France joins India in telling Facebook to just Zuck off

Orders The Social NetworkTM to stop sending data to USA, tracking non-members


Monday June 8th will go down as a bad day in Facebook history, after France joined India by telling the social network to Zuck off.

France's complaint relates to Europe's safe harbour laws, under which Facebook has sent data about members back to the United states for light, non-invasive data mining and secure storage ruthless value rendition.

But now that Safe Harbour's been silted up, the chair of France's Commission Nationale Informatique et Libertés (CNIL) wants Facebook to stop sending data offshore. An order (PDF) to that effect says Facebook has no legal basis for data processing under France's laws, so needs to get its paws off members personal data, especially stuff like their sexual orientation and political views. CNIL is also concerned about Cookies Facebook places on the devices of those who visit the site but aren't members, because data collected includes browsing history.

Facebook's use of user data to target ads is invasive, the Commission argues, because there's no way to opt out and therefore violates the right to privacy.

For those reasons, and more, France wants Facebook to stop sending data to the USA and also to provide an explicit opt-in tick box so that users consent to data collection. The Social NetworkTM's parent company and Irish offshoot have both been given three months to get this done. If the company can't, or won't, CNIL says it is open to appointing a rapporteur who would have the option of referring Facebook to the organisation's Select Committee which itself might one day get around to deciding a penalty.

Which doesn't sound like an arrangement likely to spur Facebook into rapid action.

Another worry the CNIL raises is Facebook's password policy, which says it requires something complex but will actually allow “1234567a”. That credentials of that simplicity are permitted, the ruling says, is itself a risk to users' privacy. ®

Similar topics


Other stories you might like

  • Yet again, Cream Finance skimmed by crooks: $130m in crypto assets stolen

    Third time's the unlucky charm for loan outfit

    Decentralized finance biz Cream Finance became further decentralized on Wednesday with the theft of $130m worth of crypto assets from its Ethereum lending protocol.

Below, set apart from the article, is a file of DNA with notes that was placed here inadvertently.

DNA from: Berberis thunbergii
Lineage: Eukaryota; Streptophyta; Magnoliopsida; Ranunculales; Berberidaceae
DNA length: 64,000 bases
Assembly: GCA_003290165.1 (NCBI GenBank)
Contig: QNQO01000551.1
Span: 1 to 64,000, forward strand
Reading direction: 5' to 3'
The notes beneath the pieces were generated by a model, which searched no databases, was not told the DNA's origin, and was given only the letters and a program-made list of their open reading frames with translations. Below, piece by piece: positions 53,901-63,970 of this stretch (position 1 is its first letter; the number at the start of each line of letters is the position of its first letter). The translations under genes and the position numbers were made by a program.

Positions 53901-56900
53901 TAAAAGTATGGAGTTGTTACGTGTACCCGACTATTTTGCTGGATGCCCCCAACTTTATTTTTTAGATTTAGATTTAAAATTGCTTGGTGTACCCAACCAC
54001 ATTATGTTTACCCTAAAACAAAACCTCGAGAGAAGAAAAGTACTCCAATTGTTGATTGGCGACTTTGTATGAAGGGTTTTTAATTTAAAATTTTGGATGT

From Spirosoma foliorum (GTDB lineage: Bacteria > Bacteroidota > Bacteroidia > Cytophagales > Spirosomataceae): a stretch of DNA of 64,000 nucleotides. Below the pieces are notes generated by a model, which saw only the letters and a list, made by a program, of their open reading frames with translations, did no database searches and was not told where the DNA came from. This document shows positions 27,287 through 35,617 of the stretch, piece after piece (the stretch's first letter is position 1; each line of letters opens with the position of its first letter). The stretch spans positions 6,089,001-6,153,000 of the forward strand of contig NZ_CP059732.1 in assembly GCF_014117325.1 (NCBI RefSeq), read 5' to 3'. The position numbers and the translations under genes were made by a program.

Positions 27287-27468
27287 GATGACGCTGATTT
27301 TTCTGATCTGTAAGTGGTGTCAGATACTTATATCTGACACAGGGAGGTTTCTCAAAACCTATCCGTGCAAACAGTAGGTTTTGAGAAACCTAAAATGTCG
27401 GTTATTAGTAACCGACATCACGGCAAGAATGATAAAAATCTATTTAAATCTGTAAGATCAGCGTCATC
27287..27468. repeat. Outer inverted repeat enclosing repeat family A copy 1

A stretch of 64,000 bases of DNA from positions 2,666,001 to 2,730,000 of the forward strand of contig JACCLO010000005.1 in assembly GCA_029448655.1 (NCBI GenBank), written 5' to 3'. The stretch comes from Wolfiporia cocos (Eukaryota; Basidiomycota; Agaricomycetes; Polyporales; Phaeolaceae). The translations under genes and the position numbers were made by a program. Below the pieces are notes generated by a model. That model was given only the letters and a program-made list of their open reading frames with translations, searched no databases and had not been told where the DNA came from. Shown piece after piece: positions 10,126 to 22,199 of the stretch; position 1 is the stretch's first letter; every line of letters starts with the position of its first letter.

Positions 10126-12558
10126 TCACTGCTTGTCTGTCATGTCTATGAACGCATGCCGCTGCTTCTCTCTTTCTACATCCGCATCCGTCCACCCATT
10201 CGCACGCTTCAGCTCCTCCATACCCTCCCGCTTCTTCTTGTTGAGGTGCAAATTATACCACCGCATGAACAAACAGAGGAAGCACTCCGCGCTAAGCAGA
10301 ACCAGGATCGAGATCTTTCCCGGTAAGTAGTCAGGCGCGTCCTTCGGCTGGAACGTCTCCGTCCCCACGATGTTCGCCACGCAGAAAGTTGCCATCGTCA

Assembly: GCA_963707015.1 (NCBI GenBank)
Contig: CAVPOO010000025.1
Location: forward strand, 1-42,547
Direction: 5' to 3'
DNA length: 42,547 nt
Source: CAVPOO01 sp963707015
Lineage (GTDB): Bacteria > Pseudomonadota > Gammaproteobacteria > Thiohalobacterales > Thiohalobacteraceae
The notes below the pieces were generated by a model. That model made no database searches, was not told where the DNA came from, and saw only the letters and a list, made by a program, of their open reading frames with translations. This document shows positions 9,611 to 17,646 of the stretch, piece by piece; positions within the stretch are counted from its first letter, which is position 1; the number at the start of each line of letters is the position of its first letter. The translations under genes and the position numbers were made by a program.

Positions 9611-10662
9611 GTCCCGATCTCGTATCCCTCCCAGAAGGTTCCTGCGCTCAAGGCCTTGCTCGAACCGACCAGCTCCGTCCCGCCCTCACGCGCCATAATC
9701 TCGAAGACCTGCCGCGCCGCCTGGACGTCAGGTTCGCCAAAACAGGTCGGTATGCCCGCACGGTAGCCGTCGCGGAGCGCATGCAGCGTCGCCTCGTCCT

Cream (cream.finance and not creamfinance.com) reported the loss via Twitter, the third such incident for the loan platform this year.

    "Our Ethereum C.R.E.A.M. v1 lending markets were exploited and liquidity was removed on October 27, 1354 UTC," the Taiwan-based biz said. "The attacker removed a total of ~$130m USD worth of tokens from these markets, using this address. No other markets were impacted."

    Continue reading
  • OpenID-based security features added to GitHub Actions as usage doubles

    Single-use tokens and reusable workflows explained at Universe event

    GitHub Universe GitHub Actions have new security based on OpenID, along with the ability to create reusable workflows, while usage has nearly doubled year on year, according to presentations at the Universe event.

    The Actions service was previewed three years ago at Universe 2018, and made generally available a year later. It was a huge feature, building automation into the GitHub platform for the first time (though rival GitLab already offered DevOps automation).

    It require compute resources, called runners, which can be GitHub-hosted or self-hosted. Actions are commands that execute on runners. Jobs are a sequence of steps that can be Actions or shell commands. Workflows are a set of jobs which can run in parallel or sequentially, with dependencies. For example, that deployment cannot take place unless build and test is successful. Actions make it relatively easy to set up continuous integration or continuous delivery, particularly since they are cloud-hosted and even a free plan offers 2,000 automation minutes per month, and more than that for public repositories.

    Continue reading
  • REvil gang member identified living luxury lifestyle in Russia, says German media

    Die Zeit: He's got a Beemer, a Bitcoin watch and a swimming pool

    German news outlets claim to have identified a member of the infamous REvil ransomware gang – who reportedly lives the life of Riley off his ill-gotten gains.

    The gang member, nicknamed Nikolay K by Die Zeit newspaper and the Bayerische Rundfunk radio station, reportedly owns a €70,000 watch with a Bitcoin address engraved on its face and rents yachts for €1,300 a day whenever he goes on holiday.

    "He seems to prefer T-shirts from Gucci, luxurious BMW sportscars and large sunglasses," reported Die Zeit, which partly identified him through social media videos posted by his wife.

    Continue reading

Biting the hand that feeds IT © 1998–2021